It is important not to confuse an isotope analysis of ice versus that of calcite. It is easiest to remember that cold oceans produce heavier calcite and lighter ice, or that warm oceans produce lighter calcite and heavier ice.
Temperature and climate change are cyclical when plotted on a graph of temperature vs. time. Temperature coordinates are measured by deviation from today's annual mean temperature, taken as zero. Ratios are converted to a percent difference from the ratio found in the Standard Mean Ocean Water (SMOW). Either form of the graph appears as a waveform with overtones. Half of a period correlates to a Marine Isotopic Stage (MIS). It indicates a glacial (below 0) or interglacial (above 0). Earth has experienced 102 MIS's; early Pleistocene stages were shallow and frequent while the latest were the most intense and widespread.
Glacial periods are characterized with large ice sheets and are normally known as ice ages. The periods between these are known as interglacial periods. We are currently in the Holocene interglacial period. The last glacial period was between 120,000 to 11,700 years ago and was during the Pleistocene Epoch.
Interglacial periods are caused by the same Milankovitch Cycles which cause glacial periods. For the Quaternary period, this has been on a roughly 100,000-year cycle.
Antarctica is a great indicator if Earth is in a glacial or interglacial period because the amount of ice and snow on it indicates the amount of solar radiation that is hitting the Earth as well as the average temperature of the Earth.
Carbon Dioxide is also an indicator of the changing from a glacial to interglacial period or vice versa. As the CO2 levels increase the Earth's average temperature will increase and it will move into an interglacial period whereas if the CO2 levels were to fall, the average temperature would fall and the Earth would change to a glacial period.
Marine Isotope Stages
Marine Isotope Stages (Marine Oxygen-Isotope Stages, Oxygen Isotope Stages (OIS)), abbreviated as MIS, are alternating glacial and interglacial periods. They are calculated directly from Oxygen isotope data from various core drillings. MIS's are counted in reverse, with MIS 1 being the present interglacial period, MIS 2 being the Last Glacial Period, and so-on. Interglacials are noted with odd numbers while Glacials are noted with even numbers. Over 100 MIS's have been properly identified, going back for over 6 million years, but could reach as far back as 15 million years. Some stages are divided into substages, most notably MIS 5, where each sub stage references a peak within the main MIS. More recent MIS's have more precise dating than those with higher numbers due to the higher resolution of ice core data.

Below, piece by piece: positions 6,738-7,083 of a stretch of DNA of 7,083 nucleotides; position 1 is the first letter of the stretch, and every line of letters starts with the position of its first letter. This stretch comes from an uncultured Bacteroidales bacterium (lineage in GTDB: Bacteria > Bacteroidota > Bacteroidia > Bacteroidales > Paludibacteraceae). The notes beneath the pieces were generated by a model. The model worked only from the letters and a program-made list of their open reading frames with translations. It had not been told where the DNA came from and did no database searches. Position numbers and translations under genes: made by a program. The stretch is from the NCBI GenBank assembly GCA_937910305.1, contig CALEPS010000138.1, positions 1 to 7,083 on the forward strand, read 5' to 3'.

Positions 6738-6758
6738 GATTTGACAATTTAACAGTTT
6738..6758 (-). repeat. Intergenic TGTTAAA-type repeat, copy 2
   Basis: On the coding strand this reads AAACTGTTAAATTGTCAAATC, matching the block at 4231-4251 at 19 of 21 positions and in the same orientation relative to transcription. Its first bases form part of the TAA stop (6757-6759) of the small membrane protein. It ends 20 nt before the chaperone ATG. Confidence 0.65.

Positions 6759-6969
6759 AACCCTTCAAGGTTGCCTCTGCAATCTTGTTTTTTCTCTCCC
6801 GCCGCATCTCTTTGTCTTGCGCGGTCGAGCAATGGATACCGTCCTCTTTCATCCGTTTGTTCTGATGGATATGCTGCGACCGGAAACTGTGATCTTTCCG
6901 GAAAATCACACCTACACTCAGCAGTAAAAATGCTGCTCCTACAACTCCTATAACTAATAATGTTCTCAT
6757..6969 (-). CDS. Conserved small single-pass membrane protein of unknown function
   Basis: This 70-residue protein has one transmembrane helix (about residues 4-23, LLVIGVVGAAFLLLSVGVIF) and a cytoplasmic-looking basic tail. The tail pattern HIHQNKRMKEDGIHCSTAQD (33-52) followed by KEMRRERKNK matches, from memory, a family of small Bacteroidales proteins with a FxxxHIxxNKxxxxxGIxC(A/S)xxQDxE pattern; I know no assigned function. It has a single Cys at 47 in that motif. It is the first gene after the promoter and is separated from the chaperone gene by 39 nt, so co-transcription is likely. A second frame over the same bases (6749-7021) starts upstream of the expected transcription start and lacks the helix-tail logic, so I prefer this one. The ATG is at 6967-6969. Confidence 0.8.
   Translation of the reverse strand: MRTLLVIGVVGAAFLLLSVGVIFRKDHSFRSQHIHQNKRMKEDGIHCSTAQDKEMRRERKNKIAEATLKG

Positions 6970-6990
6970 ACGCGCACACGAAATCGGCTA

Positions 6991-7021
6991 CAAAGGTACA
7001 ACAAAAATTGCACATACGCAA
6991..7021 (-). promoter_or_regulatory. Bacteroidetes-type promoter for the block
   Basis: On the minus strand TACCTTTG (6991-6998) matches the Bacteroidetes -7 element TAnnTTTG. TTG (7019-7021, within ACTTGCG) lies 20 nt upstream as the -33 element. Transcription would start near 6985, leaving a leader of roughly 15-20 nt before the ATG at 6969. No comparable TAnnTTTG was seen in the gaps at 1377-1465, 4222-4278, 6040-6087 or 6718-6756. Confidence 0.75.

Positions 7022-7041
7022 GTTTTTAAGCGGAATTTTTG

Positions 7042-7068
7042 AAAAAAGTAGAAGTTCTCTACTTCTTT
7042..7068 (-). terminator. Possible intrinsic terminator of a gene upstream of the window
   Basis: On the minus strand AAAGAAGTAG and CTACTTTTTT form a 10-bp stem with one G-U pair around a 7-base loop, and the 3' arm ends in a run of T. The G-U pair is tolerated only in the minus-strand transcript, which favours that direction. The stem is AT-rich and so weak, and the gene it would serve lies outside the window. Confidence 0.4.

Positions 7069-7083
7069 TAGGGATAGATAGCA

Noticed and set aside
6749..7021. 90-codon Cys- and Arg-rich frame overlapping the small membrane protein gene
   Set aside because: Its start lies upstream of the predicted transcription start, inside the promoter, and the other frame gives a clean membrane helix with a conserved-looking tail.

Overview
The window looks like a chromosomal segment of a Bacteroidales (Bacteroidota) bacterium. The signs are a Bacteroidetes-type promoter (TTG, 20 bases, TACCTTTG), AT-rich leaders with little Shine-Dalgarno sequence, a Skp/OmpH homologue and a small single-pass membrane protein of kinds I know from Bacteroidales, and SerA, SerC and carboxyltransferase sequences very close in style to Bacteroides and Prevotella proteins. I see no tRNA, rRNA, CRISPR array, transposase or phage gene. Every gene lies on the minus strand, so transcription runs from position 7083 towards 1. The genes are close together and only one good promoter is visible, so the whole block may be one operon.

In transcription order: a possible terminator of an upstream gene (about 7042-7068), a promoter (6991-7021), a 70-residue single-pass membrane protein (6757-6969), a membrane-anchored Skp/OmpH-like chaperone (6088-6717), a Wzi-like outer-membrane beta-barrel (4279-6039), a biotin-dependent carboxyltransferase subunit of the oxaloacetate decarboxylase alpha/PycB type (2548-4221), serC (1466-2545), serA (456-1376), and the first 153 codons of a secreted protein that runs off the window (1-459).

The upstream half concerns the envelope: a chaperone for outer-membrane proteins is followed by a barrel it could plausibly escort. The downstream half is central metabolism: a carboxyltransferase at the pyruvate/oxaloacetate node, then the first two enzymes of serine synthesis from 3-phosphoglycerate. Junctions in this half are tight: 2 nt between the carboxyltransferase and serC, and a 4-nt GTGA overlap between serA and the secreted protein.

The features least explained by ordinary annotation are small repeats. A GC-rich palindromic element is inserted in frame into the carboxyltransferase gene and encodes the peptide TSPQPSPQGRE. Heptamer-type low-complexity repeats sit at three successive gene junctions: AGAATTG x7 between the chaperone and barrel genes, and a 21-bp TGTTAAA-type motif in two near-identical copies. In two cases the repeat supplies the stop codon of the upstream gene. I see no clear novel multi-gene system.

History of Glaciation
Throughout all 4.5 billion years of Earth's history, there have only been five major ice ages documented. The Huronian Glaciation was the first of these to be comprehensively documented, although there are examples of older glaciations which lack cohesive evidence. Further research may reveal additional glaciations which have yet to be discovered.
The main reason why no glaciations occurred before ~ 2.5 billion years ago was Earth's atmospheric composition. Both during and after the formation of Earth, there was a very minimal amount of oxygen and a vast surplus of carbon dioxide, making glaciation impossible.
Timeline of Glaciation
This is a Work In Progress. This list is not yet comprehensive.
The Pongola glaciation was a hypothesized glaciation which lasted from approximately 2.9 to 2.8 billion years ago during the Mesoarchean era. Much of the evidence supporting its existence is spotty and somewhat inconsistent at best.
The Huronian glaciation, also called the Paleoproterozoic glaciation or the Makganyene glaciation, was a period of extensive global glaciation lasting from approximately 2.45 billion years ago to 2.1 billion years ago through the Paleoproterozoic era. It is one of the two hypothesized Snowball Earth events, alongside the Neoproterozoic Snowball Earths. The glaciation was caused by the Great Oxygenation Event, 2.4 billion years ago, a time when the first photosynthesizing cyanobacteria released unprecedented amounts of oxygen into the atmosphere, permanently changing its composition and causing a substantial extinction event (Oxygen was toxic to just about every life form on Earth at the time). Methane, then a relatively abundant greenhouse gas in the atmosphere, was quickly oxidized into carbon dioxide and water, less potent greenhouse gases. This allowed for less solar radiation to be trapped by the atmosphere, allowing for a cooler climate. This also caused an extinction event and, ironically, stopped photosynthesis.
Other contributing causes, such as depletion of carbon dioxide from the weathering of new continental crust or low volcanic activity, have also been proposed. The Huronian glaciation, like all glaciations, was broken into several cyclical glacial periods and interglacial periods. These are known to exist but are not always clearly defined. The interglacial periods are proposed to have been caused by volcanic activity adding extra greenhouse gases back into the atmosphere. This would have warmed the planet enough to reduce the glaciation, but the resumption of photosynthesis would cool the climate again. The cause of the end of the Huronian glaciation are still debated, although volcanic activity is still a prime suspect.